Fashion and food make unlikely bedfellows

Diverse Singaporean companies are collaborating in unexpected ways

Thousands of shoppers and commuters hurry through Raffles City each day, most oblivious to one thing: There is a vegetable farm above their heads.

The enormous 10,000 sq ft urban rooftop garden at the retail-commercial complex is home to herbs and plants, including aloe vera, tarragon, passion flower and cat's whiskers.

Run by urban farming company Edible Garden City, the crops are not for any restaurant or bar.

Instead, they are grown to make calming tinctures for beauty brands under the Spa Esprit Group. The local beauty and lifestyle company is behind apothecary spa, Spa Esprit and waxing specialists Strip.

The four-year $1 million project that launched in July this year is just one of the many unexpected business partnerships that have cropped up in recent months. Diverse Singaporean companies are coming together to collaborate in unexpected ways.

For Spa Esprit Group's chief executive Cynthia Chua, 44, collaborating was the best way to venture into an unfamiliar area. "Even though I had learnt about the concept of urban farming three years ago, I didn't think it was feasible in Singapore until I met the passionate farmers behind Edible Garden City," says Ms Chua.

"It might seem strange that a beauty brand is working with a farm, but for us, it was a fantastic way to explore a new area of growth and learn from the technical expertise brought to the table by the team at Edible Garden City."

As a long-term tenant at Raffles City, Ms Chua floated her idea for an urban garden to the building's management earlier this year and they let her use the space rent-free for a year.

Venturing into unfamiliar territory was also the reason local lifestyle and womenswear label In Good Company decided to collaborate with Plain Vanilla Bakery. The two outfits opened their first 3,300 sq ft standalone store at Ion Orchard earlier this year in August.

"As a conceptual retail store, we knew we wanted to have a food and beverage (F&B) element within our space but didn't know where to start, seeing as we knew nothing about the F&B industry," says Jaclyn Teo, 37, one of four co-founders of In Good Company.

The group decided to cold call Plain Vanilla Bakery's owner Vanessa Kenchington to ask whether she would like to collaborate with them.

"None of us even knew her," says the brand's designer Sven Tan, 36. "We just loved her stuff and thought there was no harm trying our luck."

It turned out that Ms Kenchington, 31, was intrigued.

She says of their first meeting: "We had a real synergy of ideas and realised that our customer profiles were very similar even though our businesses were so different. Plus, because their proposal offered an opportunity to test a cafe concept with a savoury menu, it was win-win all around."

The result is an airy, organic retail-cum-deli space - offering customers a chance to take a break and have a quiche or a cupcake in between browsing the racks.

"Not only did the partnership create a relaxed, communal vibe and give dads and kids a place to relax while mum shopped, but it also increased customer dwell time in the store," says Ms Teo. "That has been the best part for all of us about the whole experience."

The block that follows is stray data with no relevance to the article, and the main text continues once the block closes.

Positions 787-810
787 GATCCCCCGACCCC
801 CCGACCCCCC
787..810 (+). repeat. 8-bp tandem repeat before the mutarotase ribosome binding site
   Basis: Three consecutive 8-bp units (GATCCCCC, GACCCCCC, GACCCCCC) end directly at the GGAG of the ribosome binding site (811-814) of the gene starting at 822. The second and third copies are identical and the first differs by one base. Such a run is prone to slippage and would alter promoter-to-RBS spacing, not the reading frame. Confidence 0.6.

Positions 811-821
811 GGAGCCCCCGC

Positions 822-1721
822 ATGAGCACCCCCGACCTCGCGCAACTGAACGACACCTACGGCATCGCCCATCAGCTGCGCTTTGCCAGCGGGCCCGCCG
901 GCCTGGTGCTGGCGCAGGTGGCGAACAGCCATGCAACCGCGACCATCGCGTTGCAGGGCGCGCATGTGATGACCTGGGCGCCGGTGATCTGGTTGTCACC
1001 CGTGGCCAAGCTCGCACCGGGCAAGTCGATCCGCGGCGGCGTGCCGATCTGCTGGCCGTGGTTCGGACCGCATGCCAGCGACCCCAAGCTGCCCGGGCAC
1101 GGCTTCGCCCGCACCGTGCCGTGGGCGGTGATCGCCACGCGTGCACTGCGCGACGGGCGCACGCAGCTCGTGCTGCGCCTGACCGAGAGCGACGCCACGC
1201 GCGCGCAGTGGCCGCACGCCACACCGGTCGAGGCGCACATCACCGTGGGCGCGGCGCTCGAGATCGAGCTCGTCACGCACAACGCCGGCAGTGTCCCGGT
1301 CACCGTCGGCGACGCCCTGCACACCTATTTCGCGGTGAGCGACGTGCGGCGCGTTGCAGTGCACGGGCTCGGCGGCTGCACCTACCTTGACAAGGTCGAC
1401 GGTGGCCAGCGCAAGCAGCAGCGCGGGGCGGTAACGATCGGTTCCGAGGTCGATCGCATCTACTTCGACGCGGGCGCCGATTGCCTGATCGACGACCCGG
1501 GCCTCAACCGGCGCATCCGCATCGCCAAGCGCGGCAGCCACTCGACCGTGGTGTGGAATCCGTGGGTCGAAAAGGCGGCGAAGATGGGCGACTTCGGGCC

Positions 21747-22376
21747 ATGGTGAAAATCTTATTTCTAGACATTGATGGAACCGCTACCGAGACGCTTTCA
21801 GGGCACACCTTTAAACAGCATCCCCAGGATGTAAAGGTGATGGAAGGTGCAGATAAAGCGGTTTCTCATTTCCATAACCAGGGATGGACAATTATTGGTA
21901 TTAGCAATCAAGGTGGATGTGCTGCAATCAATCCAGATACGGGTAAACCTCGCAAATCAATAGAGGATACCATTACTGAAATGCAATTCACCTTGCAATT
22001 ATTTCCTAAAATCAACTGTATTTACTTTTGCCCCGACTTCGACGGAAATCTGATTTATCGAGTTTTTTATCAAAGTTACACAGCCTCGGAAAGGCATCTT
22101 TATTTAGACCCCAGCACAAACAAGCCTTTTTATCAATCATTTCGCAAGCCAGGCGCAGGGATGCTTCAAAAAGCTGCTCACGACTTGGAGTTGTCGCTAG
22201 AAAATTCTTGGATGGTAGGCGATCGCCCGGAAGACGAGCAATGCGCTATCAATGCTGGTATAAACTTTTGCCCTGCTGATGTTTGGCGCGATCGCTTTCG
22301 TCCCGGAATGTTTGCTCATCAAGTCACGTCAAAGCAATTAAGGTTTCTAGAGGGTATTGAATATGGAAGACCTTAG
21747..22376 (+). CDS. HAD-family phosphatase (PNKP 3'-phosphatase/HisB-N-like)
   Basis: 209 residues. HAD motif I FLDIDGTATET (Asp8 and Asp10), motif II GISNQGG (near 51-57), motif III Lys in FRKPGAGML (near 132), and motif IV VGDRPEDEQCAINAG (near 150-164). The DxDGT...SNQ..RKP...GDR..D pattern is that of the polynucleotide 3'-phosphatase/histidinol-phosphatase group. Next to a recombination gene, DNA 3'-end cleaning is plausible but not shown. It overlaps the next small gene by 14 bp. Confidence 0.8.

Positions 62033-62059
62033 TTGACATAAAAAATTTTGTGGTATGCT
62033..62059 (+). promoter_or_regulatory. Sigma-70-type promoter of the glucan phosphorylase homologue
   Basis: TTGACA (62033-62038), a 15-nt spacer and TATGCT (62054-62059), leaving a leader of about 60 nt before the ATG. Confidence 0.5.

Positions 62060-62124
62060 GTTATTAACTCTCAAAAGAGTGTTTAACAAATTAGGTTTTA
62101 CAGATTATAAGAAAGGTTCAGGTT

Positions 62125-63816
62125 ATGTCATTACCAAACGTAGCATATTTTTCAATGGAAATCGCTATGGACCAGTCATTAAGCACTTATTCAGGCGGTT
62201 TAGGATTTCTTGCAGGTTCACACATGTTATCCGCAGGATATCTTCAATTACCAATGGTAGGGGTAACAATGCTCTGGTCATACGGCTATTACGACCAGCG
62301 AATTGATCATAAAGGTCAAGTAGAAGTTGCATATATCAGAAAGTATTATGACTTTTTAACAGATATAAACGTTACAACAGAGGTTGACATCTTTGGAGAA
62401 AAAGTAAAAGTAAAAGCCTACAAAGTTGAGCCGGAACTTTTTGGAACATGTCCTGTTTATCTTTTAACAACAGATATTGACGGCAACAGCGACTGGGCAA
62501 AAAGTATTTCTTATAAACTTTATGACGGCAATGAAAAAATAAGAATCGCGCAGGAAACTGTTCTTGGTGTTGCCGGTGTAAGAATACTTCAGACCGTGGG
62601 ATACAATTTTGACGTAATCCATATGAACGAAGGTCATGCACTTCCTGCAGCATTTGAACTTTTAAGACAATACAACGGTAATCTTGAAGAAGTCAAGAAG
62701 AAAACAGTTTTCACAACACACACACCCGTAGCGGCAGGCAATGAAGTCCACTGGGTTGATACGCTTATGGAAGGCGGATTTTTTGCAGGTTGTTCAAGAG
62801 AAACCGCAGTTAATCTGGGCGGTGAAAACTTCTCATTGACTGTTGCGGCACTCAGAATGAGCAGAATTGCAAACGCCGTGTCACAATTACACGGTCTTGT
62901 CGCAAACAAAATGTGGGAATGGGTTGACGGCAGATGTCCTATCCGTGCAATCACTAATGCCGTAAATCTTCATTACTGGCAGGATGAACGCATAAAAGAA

Encouraging customers to stay and browse was what local bookbinding company Bynd Artisan was going for too, when it decided to open a small cafe within its newest atelier at Holland Village last month.

"We wanted our customers to be able to grab a cup of tea or coffee and some sweet treats while attending our workshops or waiting for their items to be customised," says Ms Winnie Chan, founder of Bynd Artisan's parent company Grandluxe, who is in her 40s.

"And since we constantly collaborate with artists for our stationery products, it seemed only appropriate to do the same to kick off our new F&B concept as well."

Tapping on the expertise of her uncle Ignatius Chan, who owns iconic fine-dining establishment Iggy's, the two collaborated on a set of eight petit fours with an Asian twist - umeshu jelly, popping candy chocolate and green curry, gado gado and salted egg yolk macarons - all presented in a beautifully designed keepsake box shaped like a book. The limited edition set is priced at $30.

Says Mr Chan of the experience: "I really enjoyed the challenge. It gave me a chance to learn about a business completely different from my own, while still paying homage to the handcrafted work that binds us both."

The limited-edition set is a runaway success.

Madam Janice Ho, 44, who bought four sets of the box to give to friends and family, says: "It's a collaboration that combines two different industries in a unique way. I love how both these businesses have stepped out of their comfort zones to create something different and exciting.

"As a customer, that's what makes me happy to support them," adds Madam Ho, a personal wealth manager.

Another consumer, engineer Josef Mahadevan, 39, however, feels that it is important that businesses make the effort to sync their style or ideas before collaborating with each other.

"It's so evident to the customer when businesses are blindly jumping on a bandwagon or partnering on a superficial level," says Mr Mahadevan.

"Personally, I feel that collaborations like that become very gimmicky and end up turning the customer off both brands entirely."

A version of this article appeared in the print edition of The Sunday Times on October 18, 2015, with the headline 'Fashion and food make unlikely bedfellows'. Print Edition | Subscribe